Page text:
Although a small market, Missouri casinos experienced a decline in revenue in June, another sign of the slow summer plaguing the industry.
To make matters worse, this follows a year in which state lawmakers failed to get sports betting up and running.
Missouri casino revenue in June down from May
According to the latest report from the Missouri Gaming Commission, the state’s 13 casinos generated $155 million in June adjusted gross revenue. That’s a 2% increase from the $151 million in June 2022.
As a whole, casinos in Missouri are nearing $2 billion in total AGR. Currently, the industry has generated $1,920,627,526 in revenue.
Although June revenue saw a year-over-year increase, it’s still down from the $160.9 million generated in May.
Unfortunately, when casino revenue is down, so is state tax revenue.
Missouri casinos contributed $32.6 million in tax revenue for the month, down from $33.8 million in May. Year-to-date, casino tax revenue stands at over $403 million.
As for individual properties, Ameristar St. Charles was the top earner in June with $24 million in AGR. Its sister property, Ameristar Kansas City, generated $17 million in AGR.
The top five properties in terms of June AGR are:
- Ameristar St. Charles — $24 million in AGR
- Hollywood Casino — $20.3 million in AGR
- Rivers City Casino — $20.1 million in AGR
- Ameristar Kansas City — $17 million in AGR
- Argosy generated — $13.5 million in AGR
Another year without Missouri sports betting
In the final days of the 2023 legislative session, lawmakers failed to pass a bill that would have brought sports betting to Missouri.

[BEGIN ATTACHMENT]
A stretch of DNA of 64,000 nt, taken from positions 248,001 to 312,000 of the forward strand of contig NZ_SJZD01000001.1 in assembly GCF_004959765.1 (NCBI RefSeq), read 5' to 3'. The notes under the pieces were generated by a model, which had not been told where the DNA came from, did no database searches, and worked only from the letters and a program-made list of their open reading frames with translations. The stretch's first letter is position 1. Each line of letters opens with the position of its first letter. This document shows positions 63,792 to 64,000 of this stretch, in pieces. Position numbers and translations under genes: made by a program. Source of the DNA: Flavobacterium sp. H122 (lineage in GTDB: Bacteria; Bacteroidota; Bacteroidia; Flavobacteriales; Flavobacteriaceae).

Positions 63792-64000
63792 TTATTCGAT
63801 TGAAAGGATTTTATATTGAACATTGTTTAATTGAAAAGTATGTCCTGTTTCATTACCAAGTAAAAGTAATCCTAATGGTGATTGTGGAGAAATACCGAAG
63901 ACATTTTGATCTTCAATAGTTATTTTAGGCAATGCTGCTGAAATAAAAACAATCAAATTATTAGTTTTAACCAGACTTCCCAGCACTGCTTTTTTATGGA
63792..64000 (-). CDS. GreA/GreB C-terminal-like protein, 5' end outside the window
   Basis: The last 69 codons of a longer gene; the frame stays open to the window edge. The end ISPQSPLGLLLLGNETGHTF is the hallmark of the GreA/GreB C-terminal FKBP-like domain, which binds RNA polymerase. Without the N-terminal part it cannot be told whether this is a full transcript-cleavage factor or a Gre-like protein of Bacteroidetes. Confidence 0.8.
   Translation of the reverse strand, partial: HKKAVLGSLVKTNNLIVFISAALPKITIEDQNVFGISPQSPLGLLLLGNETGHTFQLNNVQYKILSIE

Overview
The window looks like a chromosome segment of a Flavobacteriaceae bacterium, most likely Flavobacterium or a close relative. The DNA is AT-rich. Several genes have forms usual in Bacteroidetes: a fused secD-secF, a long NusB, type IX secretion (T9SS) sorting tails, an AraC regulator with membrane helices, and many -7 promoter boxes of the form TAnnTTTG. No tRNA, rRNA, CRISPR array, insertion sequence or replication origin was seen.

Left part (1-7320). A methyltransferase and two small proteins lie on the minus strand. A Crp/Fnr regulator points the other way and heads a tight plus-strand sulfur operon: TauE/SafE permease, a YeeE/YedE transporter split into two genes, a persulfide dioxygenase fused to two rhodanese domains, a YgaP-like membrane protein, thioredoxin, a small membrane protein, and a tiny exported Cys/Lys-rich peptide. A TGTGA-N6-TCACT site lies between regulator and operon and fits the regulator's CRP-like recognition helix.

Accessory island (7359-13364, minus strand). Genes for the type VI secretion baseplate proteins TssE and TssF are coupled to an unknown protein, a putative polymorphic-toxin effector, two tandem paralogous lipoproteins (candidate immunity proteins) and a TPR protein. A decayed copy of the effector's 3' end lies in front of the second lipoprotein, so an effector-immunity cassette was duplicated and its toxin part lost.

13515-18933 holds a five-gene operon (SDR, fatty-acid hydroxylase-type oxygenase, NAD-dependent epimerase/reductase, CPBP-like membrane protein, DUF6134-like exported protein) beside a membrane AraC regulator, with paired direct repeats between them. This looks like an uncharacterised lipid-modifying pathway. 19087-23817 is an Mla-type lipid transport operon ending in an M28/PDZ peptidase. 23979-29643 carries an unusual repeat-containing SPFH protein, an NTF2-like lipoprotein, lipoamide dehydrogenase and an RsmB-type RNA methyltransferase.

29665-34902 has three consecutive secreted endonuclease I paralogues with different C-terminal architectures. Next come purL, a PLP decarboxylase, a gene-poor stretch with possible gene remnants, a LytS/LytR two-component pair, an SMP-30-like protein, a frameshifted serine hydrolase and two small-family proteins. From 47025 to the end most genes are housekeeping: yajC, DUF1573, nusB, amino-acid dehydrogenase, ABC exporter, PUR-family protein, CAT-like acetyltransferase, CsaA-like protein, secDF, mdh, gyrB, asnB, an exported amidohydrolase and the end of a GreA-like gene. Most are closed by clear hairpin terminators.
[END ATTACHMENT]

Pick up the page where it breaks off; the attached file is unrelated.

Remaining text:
According to Fox2now, Senate leadership blamed one Republican lawmaker, Sen. Denny Hoskins, for its failure.
“Until that happens, he is solely responsible that we don’t have sports betting in Missouri, no more, no less,” Senate President Caleb Rowden said.
Hoskins continued to argue that sports betting should only be legalized if video lottery terminals (VLT) were also made legal.
“I would say I get blamed for blocking it quite a bit and that’s not the only bill I’ve ever gotten blamed for blocking,” Hoskins said.
“It’s been estimated that there could be anywhere from 15,000 to 30,000 of these grey machines in the state of Missouri. If you think you are going to win 2 out of every 100 times that you play, no one is checking that, and no one making sure that yes, someone is winning that amount of times.”
Although Hoskins said he plans to speak with his colleagues over the next year to find common ground, he did say he will file legislation that includes sports betting and VLTs. He is also said to be looking at running for Missouri secretary of state.